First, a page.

Amid other insights, the latest World Happiness Report reveals the most satisfied countries on Earth. How did yours rank?
And the happiest nation on Earth is… Finland. Again. For the sixth consecutive year the contented Scandinavian nation has topped the World Happiness Report, published this week.
It might sound a bit fluffy to some, but the annual study has become an important barometer for measuring global happiness. Conducting interviews with more than 100,000 people from 137 countries, the academics behind it use the results to persuade policymakers to put greater emphasis on happiness.
The latest edition of the report comes at the tail end of the pandemic. Despite the hardship brought on by Covid, not to mention overlapping crises such as the war in Ukraine and the climate emergency, data suggests that global happiness levels have remained resilient.
“Average happiness and our country rankings, for emotions as well as life evaluations, have been remarkably stable during the Covid years,” said the report’s editor, Prof John Helliwell, of the University of British Columbia, Canada.
What’s more, the study suggests that acts of human kindness have increased globally since the pandemic, which chimes with anecdotal evidence of communities coming together during lockdown, when neighbours shopped for each other and shared homemade bread over the garden fence.
“For a second year, we see that various forms of everyday kindness, such as helping a stranger, donating to charity, and volunteering are above pre-pandemic levels,” said Lara Aknin, director of the Happiness Lab at Simon Fraser University in Vancouver, Canada. “Acts of kindness have been shown to both lead to and stem from greater happiness.”
The top tier of the happiness table is once again dominated by developed nations, particularly Scandinavian countries. Denmark and Iceland were ranked second and third respectively, behind Finland. The UK just about made the top 20, but slipped down the table for the fourth year running.
Measuring global happiness is a tricky business as people have different definitions of what makes them happy. However, researchers identified social support, healthy life expectancy, the economy, freedom to make life choices and freedom from corruption as the main drivers of happiness.
This would help explain why Afghanistan and Lebanon were ranked the two unhappiest countries. In fact, most of the bottom half of the table was comprised of lower income nations or conflict zones, further highlighting global inequality.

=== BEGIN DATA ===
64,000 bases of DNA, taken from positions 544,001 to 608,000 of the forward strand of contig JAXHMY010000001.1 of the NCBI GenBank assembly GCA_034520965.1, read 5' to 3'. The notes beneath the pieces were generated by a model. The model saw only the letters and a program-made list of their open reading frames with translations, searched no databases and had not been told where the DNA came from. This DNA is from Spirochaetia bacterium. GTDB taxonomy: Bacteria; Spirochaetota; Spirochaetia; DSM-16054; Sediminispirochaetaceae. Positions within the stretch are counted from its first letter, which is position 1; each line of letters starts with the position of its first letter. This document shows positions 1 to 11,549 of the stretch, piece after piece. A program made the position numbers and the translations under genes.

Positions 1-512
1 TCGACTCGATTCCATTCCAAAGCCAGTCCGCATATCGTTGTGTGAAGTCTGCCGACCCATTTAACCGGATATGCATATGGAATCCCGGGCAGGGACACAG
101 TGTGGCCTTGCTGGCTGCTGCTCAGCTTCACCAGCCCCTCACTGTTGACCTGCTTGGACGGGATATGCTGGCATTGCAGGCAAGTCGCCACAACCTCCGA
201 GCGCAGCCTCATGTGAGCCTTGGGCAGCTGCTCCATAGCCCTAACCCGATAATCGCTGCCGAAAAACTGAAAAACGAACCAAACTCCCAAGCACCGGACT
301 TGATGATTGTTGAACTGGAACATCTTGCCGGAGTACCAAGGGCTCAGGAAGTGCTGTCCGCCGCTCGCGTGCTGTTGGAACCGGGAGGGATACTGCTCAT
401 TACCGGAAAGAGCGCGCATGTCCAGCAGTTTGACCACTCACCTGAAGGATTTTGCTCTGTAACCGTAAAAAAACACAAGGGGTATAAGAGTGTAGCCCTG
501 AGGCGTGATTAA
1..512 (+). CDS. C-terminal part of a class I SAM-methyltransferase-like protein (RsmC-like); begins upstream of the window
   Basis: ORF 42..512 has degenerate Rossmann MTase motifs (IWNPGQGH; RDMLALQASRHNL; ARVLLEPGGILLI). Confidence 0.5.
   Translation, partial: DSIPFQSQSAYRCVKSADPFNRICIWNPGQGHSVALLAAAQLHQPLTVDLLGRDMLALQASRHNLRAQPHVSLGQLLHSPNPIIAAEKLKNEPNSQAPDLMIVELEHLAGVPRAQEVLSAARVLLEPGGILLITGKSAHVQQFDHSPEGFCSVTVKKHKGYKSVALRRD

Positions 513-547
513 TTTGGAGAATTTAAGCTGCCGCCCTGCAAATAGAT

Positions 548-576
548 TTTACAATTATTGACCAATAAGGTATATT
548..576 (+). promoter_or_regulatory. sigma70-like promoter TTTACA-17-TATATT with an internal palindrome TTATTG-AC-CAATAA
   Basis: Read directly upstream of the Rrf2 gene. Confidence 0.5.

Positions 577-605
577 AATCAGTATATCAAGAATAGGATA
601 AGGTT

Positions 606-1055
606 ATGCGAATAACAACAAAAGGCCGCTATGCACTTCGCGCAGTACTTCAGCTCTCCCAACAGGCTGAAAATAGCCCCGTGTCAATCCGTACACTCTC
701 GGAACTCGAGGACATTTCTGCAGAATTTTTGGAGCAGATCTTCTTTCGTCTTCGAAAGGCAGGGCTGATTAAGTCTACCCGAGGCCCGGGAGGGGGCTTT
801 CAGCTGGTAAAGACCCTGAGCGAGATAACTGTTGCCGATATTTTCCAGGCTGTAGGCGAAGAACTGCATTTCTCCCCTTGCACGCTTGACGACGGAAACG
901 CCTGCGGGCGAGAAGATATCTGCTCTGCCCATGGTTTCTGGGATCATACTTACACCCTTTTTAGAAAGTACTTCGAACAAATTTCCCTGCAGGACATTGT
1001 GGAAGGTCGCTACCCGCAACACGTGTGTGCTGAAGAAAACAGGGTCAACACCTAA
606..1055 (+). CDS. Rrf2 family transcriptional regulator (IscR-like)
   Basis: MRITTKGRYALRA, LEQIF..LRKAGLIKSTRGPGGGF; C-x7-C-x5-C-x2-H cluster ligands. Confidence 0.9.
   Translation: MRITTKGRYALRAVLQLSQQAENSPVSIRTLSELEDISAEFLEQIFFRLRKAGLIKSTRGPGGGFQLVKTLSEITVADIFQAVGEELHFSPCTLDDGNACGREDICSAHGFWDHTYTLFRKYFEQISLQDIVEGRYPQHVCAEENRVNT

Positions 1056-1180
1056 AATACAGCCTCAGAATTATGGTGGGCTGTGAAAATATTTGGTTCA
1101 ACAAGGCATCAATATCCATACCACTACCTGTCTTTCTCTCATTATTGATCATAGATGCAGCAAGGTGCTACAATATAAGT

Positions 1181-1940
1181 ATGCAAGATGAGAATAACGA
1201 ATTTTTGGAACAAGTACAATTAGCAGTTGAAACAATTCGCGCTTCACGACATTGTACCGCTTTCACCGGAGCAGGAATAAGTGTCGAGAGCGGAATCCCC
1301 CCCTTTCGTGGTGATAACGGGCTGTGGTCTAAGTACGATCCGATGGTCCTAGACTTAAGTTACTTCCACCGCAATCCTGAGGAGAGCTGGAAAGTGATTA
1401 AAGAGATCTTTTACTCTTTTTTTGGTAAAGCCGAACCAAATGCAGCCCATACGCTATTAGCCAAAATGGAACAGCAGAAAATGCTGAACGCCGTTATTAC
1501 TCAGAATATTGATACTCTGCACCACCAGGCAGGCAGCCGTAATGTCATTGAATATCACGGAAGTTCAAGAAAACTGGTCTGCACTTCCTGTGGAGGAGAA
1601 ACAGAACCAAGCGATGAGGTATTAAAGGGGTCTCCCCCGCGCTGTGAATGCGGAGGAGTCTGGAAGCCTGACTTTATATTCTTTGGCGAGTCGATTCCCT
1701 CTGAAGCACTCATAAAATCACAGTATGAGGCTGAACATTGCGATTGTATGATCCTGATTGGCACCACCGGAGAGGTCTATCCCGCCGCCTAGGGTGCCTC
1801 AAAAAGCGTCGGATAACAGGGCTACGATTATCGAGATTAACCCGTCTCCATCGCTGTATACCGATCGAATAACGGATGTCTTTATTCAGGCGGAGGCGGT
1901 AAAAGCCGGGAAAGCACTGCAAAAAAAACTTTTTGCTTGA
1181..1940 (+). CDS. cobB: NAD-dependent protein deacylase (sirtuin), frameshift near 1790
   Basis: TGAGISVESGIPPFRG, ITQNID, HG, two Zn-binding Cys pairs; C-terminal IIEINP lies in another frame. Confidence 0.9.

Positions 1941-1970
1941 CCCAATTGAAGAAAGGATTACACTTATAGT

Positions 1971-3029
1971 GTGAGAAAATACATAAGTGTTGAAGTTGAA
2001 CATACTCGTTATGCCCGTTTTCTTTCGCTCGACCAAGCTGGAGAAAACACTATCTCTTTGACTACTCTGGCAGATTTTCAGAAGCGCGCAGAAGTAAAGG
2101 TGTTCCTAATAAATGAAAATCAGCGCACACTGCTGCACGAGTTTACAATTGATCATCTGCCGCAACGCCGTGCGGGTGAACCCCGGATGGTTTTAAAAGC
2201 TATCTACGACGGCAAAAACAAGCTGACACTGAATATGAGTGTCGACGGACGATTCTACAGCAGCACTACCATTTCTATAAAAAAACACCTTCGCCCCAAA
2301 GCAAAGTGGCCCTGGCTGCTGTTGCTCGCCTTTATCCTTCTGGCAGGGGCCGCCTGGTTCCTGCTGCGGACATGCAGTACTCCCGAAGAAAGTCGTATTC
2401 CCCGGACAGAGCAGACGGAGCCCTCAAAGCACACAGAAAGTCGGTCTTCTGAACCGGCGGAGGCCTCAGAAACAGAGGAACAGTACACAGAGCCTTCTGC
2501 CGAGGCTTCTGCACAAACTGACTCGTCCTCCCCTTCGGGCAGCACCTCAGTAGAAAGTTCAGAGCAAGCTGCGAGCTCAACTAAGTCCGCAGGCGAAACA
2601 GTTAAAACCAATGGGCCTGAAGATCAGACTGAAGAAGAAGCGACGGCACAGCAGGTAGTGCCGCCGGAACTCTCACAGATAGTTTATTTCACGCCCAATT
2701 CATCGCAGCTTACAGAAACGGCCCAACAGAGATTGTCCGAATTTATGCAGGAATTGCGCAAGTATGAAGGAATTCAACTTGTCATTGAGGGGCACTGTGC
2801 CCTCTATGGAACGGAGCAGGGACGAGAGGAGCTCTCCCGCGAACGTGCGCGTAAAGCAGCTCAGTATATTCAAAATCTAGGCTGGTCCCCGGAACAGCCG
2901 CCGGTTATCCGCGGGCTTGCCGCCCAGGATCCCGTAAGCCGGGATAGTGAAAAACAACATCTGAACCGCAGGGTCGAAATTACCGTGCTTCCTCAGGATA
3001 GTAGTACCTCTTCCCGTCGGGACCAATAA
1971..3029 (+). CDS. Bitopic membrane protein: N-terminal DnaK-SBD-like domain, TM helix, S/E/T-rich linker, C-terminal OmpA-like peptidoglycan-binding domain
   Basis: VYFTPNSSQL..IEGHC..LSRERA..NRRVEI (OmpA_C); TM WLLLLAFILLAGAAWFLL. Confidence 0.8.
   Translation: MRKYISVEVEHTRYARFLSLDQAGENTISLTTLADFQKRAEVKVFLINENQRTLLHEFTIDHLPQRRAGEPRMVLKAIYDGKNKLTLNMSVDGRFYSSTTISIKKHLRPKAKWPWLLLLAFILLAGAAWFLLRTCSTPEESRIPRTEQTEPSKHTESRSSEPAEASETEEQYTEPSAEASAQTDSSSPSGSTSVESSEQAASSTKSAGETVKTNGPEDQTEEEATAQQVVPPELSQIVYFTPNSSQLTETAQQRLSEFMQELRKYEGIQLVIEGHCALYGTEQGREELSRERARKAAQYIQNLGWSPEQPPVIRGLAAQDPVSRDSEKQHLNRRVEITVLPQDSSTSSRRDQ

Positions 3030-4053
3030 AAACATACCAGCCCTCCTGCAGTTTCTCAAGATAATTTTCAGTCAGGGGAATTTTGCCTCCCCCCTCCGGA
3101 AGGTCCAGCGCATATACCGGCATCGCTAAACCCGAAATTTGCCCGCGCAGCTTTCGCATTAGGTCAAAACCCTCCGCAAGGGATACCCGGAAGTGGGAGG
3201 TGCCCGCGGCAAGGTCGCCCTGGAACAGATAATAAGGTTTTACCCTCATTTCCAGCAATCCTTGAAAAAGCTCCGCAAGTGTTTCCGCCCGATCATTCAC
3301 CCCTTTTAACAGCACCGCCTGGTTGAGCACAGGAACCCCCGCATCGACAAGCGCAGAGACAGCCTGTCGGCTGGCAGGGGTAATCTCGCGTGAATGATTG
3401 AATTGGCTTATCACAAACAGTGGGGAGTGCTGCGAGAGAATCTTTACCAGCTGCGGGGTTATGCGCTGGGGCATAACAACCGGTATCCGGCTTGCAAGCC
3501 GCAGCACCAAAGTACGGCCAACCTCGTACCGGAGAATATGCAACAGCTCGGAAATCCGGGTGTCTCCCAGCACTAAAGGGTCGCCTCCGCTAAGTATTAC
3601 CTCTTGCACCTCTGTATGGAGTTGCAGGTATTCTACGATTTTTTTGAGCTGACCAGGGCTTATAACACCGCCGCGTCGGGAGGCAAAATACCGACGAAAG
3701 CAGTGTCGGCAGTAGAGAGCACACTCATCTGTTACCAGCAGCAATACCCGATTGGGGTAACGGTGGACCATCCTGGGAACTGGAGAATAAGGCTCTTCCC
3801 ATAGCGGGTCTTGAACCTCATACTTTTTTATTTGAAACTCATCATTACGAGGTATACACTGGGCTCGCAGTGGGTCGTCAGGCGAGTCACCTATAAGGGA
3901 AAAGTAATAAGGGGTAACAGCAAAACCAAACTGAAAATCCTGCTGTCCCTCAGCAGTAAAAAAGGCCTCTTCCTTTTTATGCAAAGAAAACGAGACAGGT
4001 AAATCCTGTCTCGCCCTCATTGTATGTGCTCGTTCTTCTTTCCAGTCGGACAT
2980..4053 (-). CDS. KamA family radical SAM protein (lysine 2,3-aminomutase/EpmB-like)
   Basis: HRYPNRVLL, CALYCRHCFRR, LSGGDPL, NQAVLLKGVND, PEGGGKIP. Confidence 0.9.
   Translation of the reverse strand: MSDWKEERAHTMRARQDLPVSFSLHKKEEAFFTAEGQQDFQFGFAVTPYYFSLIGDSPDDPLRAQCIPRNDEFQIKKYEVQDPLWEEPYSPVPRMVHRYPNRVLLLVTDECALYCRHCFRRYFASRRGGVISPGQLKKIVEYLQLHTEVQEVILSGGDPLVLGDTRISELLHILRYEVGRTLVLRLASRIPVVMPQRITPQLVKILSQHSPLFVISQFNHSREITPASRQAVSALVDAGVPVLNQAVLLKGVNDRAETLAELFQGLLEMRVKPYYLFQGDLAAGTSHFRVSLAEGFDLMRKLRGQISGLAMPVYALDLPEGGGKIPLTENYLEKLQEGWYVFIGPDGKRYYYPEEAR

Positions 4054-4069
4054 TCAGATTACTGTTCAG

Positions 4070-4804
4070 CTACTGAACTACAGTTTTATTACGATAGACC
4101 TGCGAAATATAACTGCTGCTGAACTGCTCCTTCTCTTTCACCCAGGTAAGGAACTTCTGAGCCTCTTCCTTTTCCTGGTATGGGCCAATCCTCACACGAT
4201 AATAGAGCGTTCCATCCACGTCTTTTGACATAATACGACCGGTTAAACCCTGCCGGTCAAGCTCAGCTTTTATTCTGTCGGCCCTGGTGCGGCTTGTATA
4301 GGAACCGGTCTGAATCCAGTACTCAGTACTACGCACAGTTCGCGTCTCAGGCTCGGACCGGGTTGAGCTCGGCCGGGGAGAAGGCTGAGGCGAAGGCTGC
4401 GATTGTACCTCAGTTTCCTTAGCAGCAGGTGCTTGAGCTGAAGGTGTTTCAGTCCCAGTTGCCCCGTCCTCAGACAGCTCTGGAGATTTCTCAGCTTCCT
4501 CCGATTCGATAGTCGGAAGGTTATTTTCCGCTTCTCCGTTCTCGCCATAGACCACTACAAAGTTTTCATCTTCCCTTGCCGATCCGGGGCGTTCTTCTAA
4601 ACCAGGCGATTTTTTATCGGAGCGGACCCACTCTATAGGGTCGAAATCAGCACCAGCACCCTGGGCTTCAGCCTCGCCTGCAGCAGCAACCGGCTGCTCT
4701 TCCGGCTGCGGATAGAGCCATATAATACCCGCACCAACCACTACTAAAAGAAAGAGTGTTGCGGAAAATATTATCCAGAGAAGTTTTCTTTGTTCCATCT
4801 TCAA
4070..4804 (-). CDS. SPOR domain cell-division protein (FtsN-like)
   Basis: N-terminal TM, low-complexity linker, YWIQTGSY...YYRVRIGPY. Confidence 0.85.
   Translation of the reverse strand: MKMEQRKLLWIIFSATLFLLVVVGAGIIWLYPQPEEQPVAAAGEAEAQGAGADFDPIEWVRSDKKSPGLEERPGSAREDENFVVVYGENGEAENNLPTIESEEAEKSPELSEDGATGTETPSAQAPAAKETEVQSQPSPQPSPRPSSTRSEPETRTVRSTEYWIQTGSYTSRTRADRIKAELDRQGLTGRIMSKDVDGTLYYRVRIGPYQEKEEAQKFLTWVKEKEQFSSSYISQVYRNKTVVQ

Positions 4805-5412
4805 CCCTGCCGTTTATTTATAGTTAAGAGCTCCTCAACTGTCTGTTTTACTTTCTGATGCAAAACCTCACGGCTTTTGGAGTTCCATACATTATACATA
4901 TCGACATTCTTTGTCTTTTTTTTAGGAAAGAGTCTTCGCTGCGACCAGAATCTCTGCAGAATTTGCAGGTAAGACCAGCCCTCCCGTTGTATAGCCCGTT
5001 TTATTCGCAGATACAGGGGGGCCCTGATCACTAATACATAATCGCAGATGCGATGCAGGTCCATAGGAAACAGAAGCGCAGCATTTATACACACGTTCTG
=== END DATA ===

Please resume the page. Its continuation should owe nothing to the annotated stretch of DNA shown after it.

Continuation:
The 25 happiest nations
- New Zealand
- United States
- Czech Republic
- United Kingdom
- Costa Rica
The report also measures the ‘happiness gap’ within countries themselves. Afghanistan was found to have the smallest, owing to widespread unhappiness. Of the happiest nations, the Netherlands (ranked fifth) was found to have the smallest gap, making it the most satisfied country across the board.
This year’s report took a closer look at the available data from Ukraine. The authors found that while wellbeing has taken a hit since the war, the fall was more pronounced in 2014 when Russia annexed Crimea. The conflict, the report suggested, had brought Ukrainians together and fostered greater levels of altruism.
“The Russian invasion has forged Ukraine into a nation,” said Prof Jan-Emmanuel De Neve, director of the Wellbeing Research Centre at the University of Oxford, England.
The data from the latest report will now be used to persuade policymakers to give more weight to happiness, as Wales has attempted to do with its Wellbeing of Future Generations Act.
“The ultimate goal of politics and ethics should be human wellbeing,” said Jeffrey Sachs, director of the Earth Institute’s Center for Sustainable Development. “The happiness movement shows that wellbeing is not a ‘soft’ and ‘vague’ idea, but rather focuses on areas of life of critical importance: material conditions, mental and physical wealth, personal virtues, and good citizenship.”
He added: “We need to turn this wisdom into practical results to achieve more peace, prosperity, trust, civility – and yes, happiness – in our societies.”
Main image: Helsinki, Finland. Credit: Lindrik/iStock
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